Safety and acceptability of the research lumbar puncture

Elaine R. Peskind, Robert Riekse, Joseph F. Quinn, Jeffrey Kaye, Christopher M. Clark, Martin R. Farlow, Charles Decarli, Charles Chabal, Darcy Vavrek, Murray A. Raskind, Douglas Galasko

Research output: Contribution to journalArticle

148 Scopus citations

Abstract

Three hundred forty-two subjects underwent 428 research lumbar punctures for studies of cerebrospinal fluid (CSF) biomarkers. Subjects were 67 Alzheimer disease or mild cognitive impairment (AD/MCI) patients and 275 cognitively normal adults aged 21 to 88. Lumbar puncture was performed in the lateral decubitus or sitting position using the Sprotte 24g atraumatic spinal needle. Up to 34 ml of cerebrospinal fluid were collected. Anxiety and pain experienced during lumbar puncture were rated on a visual analog scale. The frequency of any adverse event (11.7%), clinically significant adverse events (3.97%), and typical post-lumbar puncture headache (PLPHA) (0.93%) was low. Risk of post-lumbar puncture headache was unrelated to age, gender, position during lumbar puncture, ml of cerebrospinal fluid collected, or minutes of recumbent rest following lumbar puncture. The frequency of post-lumbar puncture headache was lower in AD/MCI (P = 0.03) than any other subject group. Anxiety and pain ratings were low. Younger subjects reported more anxiety than old (P = 0.001) and AD/MCI subjects (P = 0.008) and more pain than older normal subjects (P = 0.013). Pain ratings for women were higher than those for men (P = 0.006). Using the Sprotte 24g spinal needle, research lumbar puncture can be performed with a very low rate of clinically significant adverse events and with good acceptability in cognitively impaired persons and cognitively normal adults of all ages.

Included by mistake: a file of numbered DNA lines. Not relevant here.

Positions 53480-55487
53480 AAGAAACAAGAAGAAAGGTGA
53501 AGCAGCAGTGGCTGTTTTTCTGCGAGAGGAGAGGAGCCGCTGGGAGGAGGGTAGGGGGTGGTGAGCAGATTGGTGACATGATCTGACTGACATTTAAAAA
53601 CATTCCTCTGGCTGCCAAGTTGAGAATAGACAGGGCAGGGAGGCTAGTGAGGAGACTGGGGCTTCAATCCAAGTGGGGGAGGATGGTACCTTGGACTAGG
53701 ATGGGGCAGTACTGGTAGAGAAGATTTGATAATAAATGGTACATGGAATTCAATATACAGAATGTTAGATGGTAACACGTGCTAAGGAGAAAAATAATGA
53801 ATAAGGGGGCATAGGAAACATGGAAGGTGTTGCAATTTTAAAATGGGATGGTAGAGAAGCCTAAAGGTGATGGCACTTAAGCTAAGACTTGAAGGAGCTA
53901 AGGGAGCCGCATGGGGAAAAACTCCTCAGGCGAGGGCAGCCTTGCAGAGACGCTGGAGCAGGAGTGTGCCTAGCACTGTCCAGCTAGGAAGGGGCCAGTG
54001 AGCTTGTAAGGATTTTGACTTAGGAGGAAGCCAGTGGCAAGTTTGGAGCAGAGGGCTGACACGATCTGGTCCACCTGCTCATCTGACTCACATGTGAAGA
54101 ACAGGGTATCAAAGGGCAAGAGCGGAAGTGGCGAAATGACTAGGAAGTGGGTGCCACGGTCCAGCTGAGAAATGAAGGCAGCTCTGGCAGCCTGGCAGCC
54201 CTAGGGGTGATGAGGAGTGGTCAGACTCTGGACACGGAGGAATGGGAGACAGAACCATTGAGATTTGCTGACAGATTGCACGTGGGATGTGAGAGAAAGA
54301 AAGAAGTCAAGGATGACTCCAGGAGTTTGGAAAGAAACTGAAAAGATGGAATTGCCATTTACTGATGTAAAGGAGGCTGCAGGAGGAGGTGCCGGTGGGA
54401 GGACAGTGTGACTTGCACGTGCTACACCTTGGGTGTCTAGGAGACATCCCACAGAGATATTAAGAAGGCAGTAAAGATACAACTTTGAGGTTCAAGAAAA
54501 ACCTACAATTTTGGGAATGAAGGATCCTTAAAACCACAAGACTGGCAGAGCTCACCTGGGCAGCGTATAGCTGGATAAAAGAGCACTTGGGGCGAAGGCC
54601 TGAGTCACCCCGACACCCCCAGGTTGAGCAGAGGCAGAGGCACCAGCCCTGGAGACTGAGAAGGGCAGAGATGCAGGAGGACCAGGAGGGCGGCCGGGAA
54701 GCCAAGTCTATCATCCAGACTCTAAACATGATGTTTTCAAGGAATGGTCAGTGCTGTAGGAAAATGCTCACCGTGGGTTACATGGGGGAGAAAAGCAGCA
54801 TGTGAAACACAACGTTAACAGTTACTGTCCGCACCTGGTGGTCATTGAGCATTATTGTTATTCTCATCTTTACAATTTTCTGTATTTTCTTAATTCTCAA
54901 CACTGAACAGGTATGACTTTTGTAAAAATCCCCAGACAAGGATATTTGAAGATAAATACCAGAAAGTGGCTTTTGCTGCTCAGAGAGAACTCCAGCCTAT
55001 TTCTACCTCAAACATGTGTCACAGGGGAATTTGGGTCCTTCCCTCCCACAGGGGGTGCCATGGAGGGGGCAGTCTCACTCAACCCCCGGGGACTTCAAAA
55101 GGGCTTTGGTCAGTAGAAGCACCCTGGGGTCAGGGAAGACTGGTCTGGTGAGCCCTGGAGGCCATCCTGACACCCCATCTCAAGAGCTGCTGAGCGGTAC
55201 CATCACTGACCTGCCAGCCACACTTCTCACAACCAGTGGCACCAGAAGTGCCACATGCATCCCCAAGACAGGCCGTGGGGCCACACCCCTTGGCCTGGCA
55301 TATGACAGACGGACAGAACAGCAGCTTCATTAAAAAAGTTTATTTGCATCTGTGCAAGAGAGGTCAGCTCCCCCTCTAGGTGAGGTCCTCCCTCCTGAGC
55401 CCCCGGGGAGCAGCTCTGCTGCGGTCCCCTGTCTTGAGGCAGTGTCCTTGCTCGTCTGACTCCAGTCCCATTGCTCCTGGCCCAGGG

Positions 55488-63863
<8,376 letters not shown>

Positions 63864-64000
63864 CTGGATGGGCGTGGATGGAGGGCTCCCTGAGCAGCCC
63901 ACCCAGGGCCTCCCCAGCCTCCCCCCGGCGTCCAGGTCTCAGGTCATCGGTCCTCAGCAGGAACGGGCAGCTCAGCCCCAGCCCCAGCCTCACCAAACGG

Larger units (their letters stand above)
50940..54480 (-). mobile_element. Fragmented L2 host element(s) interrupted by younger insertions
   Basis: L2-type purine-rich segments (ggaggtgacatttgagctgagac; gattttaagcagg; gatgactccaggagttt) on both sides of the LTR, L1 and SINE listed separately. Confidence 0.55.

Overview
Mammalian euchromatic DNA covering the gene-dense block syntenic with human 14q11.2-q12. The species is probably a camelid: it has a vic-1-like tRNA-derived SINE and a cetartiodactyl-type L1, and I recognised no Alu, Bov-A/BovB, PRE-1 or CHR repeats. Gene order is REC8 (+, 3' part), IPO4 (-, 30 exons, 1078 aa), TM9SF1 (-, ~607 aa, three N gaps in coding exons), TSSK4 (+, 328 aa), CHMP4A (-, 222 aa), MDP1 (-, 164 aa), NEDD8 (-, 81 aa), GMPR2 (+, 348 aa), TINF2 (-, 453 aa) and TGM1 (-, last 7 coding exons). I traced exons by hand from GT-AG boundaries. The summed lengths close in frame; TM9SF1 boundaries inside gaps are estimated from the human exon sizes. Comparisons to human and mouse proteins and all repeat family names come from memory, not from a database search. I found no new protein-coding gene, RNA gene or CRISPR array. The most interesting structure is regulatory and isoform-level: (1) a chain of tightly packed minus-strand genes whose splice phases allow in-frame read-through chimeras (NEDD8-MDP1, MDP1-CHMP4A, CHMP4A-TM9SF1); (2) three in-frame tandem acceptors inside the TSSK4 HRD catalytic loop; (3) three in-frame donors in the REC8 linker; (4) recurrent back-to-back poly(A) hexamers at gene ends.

Original languageEnglish (US)
Pages (from-to)220-225
Number of pages6
JournalAlzheimer Disease and Associated Disorders
Volume19
Issue number4
DOIs
StatePublished - Oct 2005

Keywords

  • Alzheimer disease
  • Lumbar puncture
  • Post lumbar-puncture headache

ASJC Scopus subject areas

  • Clinical Psychology
  • Gerontology
  • Geriatrics and Gerontology
  • Psychiatry and Mental health

Fingerprint Dive into the research topics of 'Safety and acceptability of the research lumbar puncture'. Together they form a unique fingerprint.

  • Cite this

    Peskind, E. R., Riekse, R., Quinn, J. F., Kaye, J., Clark, C. M., Farlow, M. R., Decarli, C., Chabal, C., Vavrek, D., Raskind, M. A., & Galasko, D. (2005). Safety and acceptability of the research lumbar puncture. Alzheimer Disease and Associated Disorders, 19(4), 220-225. https://doi.org/10.1097/01.wad.0000194014.43575.fd